What exactly does it mean to be nice? Is it about being fair and respectful, or is it more about helping people in need? Both?
New research explores that question by illuminating two related yet distinct personality traits that underlie niceness: compassion and politeness.
In personality psychology, the quality of being nice falls under a broad category called agreeableness. This trait – one of five dimensions in the Big 5 model of personality – refers to how well an individual gets along with others. For example, people who are high in agreeableness might also be described as kind, forgiving, trusting, friendly, warm, modest and patient. The broadness of this category raises some questions, though. Kun Zhao, a personality psychologist at the University of Melbourne, asks in an article she wrote for The Conversation:
“Are there exceptions to this cluster of ‘nice’ personality traits? What about your big-hearted but foul-mouthed friend, or a well-mannered but distant acquaintance?”
The answer is that agreeableness can divided into two related but distinct components: compassion and politeness.
Compassion refers to our tendency to be emotionally concerned about others. Politeness is defined as our tendency to demonstrate good manners, adhere to social norms and avoid aggression.
“Another way to think about it is politeness is more about not doing harm, and compassion is more about helping others,” Zhao said, noting that the way psychologists conceptualize the terms is slightly different than how they’re commonly defined.
(Interestingly, research has shown that compassion tends to be positively associated with liberal political ideology, while politeness is linked to conservative ideology.)
Zhao, along with researchers Eamonn Ferguson and Luke Smillie, conducted two studies to examine the ways in which compassionate people and polite people make social decisions. The first study measured altruism with the dictator game, a task in which an individual is asked to divide a sum of money with a stranger.
“Our results showed that traditional economic predictions were wrong on two counts,” Zhao wrote. “Not only did people not behave selfishly, they behaved in different ways depending on their personality.”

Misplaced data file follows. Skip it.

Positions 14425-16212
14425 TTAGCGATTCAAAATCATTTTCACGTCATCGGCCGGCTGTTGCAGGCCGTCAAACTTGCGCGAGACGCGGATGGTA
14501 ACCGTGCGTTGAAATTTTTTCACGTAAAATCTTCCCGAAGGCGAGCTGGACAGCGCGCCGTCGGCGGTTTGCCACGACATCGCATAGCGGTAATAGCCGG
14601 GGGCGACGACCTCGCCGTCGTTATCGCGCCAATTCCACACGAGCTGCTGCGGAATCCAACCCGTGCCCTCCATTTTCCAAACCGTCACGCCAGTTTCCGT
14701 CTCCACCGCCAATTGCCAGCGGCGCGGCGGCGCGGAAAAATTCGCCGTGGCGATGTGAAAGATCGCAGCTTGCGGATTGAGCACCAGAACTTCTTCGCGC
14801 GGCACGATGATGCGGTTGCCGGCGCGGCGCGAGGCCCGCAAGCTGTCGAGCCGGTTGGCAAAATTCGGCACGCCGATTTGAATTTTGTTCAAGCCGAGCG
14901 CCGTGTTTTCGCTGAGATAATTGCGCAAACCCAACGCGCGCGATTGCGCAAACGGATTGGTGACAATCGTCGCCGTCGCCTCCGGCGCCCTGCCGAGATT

“Notably, polite people were more likely to split the money fairly than their rude counterparts. Surprisingly, we did not see this for compassion, which may indicate that sharing money with a stranger doesn’t necessarily arouse emotional concern.”
The second study measured social decision-making with a third-party recompensation game, in which a bystander witnesses an unfair division of money between two people and is given the opportunity to give their own money to the victim.
“Here, compassionate people gave away more money than their cold-hearted counterparts,” Zhao wrote. “Polite bystanders were not selfish per se — we know this because they were willing to part with their money in the dictator game just moments earlier. But they were no more likely than anyone else to intervene when bearing witness to the mistreatment of others.”
The researchers offered a good way to conceptualize the results: Compassionate people behave like good Samaritans, while polite people act more like good citizens. The question is: can a good citizen work toward becoming a good Samaritan, or vice versa?
Cultivating compassion and politeness
A growing body of research shows that personality traits can, at least in part, be changed through intervention. Zhao referenced a 2011 study that measured the effectiveness of short-term “compassion training.”
“The interesting finding is that compassion training increased prosocial behaviour in a compassion-relevant economic game (the Zurich Prosocial Game), but not the dictator game – which was the first economic game we used (and where we did not see a unique relationship with compassion.)”
Another study found that compassion training seemed to increase altruistic behavior.
“This is consistent with our second study where we find it was related uniquely to compassion too,” Zhao said.
Zhao noted that politeness and compassion aren’t mutually exclusive, and that both have utility.
“You can be high in one and high in another, or low in one and low in another,” Zhao said. “And they’re correlated, that’s why they’re classified under the category of agreeableness.”
“I think all of these traits serve some sort of purpose depending on the scenario. You don’t really want to go into the extreme on any of them.”
Looking deeper into the Big 5 model
Agreeableness isn’t the only dimension of personality that’s been shown to have related yet distinct components. Psychologists have spent years looking beyond the surface of each of the Big 5 dimensions, searching for clearer definitions.
“What they find is that, for each of these five broad summary traits, we can further separate them into two narrower personality traits,” Zhao said, referencing a 2007 study.
As far future research into agreeableness, Zhao’s curious as to what the biological sciences might tell us about personality.
“There’s a lot of interest in the neuroscience of personality,” Zhao said. “I’d be really interested in future work linking these personality traits, and the distinction between these personality traits, in the biological systems that create variations in our behavior. That’s a bit of a hot topic at the moment.”